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Construction apprentices top satisfaction survey

Construction apprentices are more satisfied than their counterparts in other sectors, according to a survey published today by the government.

The survey of 5,000 apprenticeships found that 77 per cent of those doing construction, planning and other built environment apprenticeships were very satisfied with their experience.

They were also the most satisfied with the amount of training and how it was balanced with work, according to the report from the Department for Business Innovation and Skills.

Skills minister John Hayes said: “These results are a credit to the construction industry and training providers.

“Excellent training is key to a successful career in the industry so it pleasing that apprentices are already reporting high levels of satisfaction.”

He added that the survey results would be used to focus on improving quality in areas of weakness.

The survey also found that built environment apprentices were most likely to report positive work outcomes, and attribute these directly to the impact of their apprenticeship.

Construction apprentices scored highly when compared with other sectors including information & communication technology, health, public services & care and leisure, travel & tourism.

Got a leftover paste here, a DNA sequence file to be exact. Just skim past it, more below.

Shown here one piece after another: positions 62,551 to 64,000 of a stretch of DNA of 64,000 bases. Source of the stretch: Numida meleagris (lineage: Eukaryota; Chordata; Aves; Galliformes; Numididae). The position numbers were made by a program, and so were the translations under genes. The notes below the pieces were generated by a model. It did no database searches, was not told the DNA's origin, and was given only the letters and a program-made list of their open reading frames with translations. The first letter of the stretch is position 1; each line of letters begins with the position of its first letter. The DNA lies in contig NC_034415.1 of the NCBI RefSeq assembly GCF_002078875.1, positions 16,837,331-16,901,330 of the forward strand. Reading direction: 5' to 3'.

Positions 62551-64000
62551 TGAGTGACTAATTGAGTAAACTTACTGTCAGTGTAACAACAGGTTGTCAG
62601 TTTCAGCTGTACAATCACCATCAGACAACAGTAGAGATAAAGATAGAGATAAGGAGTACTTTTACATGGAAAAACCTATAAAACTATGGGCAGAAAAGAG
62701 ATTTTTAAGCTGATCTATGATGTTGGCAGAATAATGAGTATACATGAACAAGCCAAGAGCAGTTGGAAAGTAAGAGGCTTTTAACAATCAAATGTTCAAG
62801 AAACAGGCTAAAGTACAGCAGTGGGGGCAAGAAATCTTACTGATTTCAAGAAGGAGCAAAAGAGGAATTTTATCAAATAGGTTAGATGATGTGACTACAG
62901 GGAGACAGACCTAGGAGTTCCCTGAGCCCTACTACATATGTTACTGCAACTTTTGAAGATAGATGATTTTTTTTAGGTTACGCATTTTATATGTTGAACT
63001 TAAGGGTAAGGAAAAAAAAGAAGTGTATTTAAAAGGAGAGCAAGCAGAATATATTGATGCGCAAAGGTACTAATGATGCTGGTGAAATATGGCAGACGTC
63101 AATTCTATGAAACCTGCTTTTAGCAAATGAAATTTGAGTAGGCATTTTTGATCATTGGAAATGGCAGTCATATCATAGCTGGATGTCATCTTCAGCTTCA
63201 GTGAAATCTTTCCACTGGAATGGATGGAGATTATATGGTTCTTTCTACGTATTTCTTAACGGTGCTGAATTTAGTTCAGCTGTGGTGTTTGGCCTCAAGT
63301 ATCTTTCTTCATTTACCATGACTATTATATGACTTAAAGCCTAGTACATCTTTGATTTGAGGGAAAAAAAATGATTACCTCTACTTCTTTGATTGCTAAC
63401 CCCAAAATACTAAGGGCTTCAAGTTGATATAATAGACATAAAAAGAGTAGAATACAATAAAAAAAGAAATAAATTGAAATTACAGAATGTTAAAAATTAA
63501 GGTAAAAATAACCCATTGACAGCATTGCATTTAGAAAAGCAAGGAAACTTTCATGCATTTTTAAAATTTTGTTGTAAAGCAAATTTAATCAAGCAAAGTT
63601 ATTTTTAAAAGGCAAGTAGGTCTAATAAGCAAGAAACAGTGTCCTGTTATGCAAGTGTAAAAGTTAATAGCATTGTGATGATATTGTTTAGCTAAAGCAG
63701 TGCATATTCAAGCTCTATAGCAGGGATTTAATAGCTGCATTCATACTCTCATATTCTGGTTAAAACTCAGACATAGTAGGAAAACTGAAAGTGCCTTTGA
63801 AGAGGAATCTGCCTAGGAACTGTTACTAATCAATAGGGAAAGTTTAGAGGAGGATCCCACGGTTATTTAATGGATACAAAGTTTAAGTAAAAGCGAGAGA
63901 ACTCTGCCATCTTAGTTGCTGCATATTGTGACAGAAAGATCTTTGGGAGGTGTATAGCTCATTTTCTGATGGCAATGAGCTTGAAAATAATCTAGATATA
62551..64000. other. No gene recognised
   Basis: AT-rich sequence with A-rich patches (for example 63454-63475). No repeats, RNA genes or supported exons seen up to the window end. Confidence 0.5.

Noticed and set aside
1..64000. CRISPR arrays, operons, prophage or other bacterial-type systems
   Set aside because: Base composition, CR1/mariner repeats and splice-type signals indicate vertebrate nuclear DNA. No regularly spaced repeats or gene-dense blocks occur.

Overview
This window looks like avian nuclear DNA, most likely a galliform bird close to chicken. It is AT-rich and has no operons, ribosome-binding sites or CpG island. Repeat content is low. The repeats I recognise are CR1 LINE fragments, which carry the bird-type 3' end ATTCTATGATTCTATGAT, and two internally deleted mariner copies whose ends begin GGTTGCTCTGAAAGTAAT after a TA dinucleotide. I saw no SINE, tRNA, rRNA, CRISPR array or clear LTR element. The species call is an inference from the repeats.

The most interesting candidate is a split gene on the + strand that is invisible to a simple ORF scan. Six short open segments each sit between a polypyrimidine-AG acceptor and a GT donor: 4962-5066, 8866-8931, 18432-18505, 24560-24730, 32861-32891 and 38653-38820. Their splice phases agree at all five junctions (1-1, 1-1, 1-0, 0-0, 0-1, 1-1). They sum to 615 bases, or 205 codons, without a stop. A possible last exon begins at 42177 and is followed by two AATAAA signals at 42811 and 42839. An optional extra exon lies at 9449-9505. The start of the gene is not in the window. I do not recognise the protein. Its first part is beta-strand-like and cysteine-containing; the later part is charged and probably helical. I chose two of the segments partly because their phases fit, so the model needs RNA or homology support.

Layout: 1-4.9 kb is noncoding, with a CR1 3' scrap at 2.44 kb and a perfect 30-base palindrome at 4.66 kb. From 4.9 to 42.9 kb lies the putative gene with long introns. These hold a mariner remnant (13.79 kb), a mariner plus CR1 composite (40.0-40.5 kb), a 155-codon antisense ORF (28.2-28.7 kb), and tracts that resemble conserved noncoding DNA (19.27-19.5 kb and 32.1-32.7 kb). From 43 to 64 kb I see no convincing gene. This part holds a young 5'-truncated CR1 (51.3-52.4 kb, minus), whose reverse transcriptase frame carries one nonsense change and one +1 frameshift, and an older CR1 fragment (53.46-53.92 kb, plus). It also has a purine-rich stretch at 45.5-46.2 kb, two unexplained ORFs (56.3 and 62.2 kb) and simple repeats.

Overall, the survey found that 89 per cent of apprentices across all sectors were satisfied with their training.

Readers' comments (3)

  • That construction apprentices are more satisfied than their counterparts is an excellent commendation on the quality of training being offered to construction apprentices throughout the country. CITB-ConstructionSkills has always worked hard to ensure the highest quality of apprenticeship training is offered to entrants into the sector. Apprenticeships are the main entry route for most of our future talent and have proven an excellent start for so many in their construction careers. Apprentices are the lifeblood of this industry and it is only right that they and employers alike are happy with the quality and effectiveness of their training.

    Mike Bialyj, Director of Employer Services, CITB-ConstructionSkills

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  • Robert Hudson

    Which once again highlights the difference between craft apprenticships in the construction sector and there counterparts in other sectors which are trainees and not apprenticeships with fundamentally less structured training on offer

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  • Bill Wynn

    It's great to read. The construction and engineering industry really does have a skills shortage, so there will be great long-term career prospects.

    Apprenticeships, if done right by the company can add real value to the company and the teams that those Apprentices work in.

    Construction sector is on the up, don't believe otherwise.

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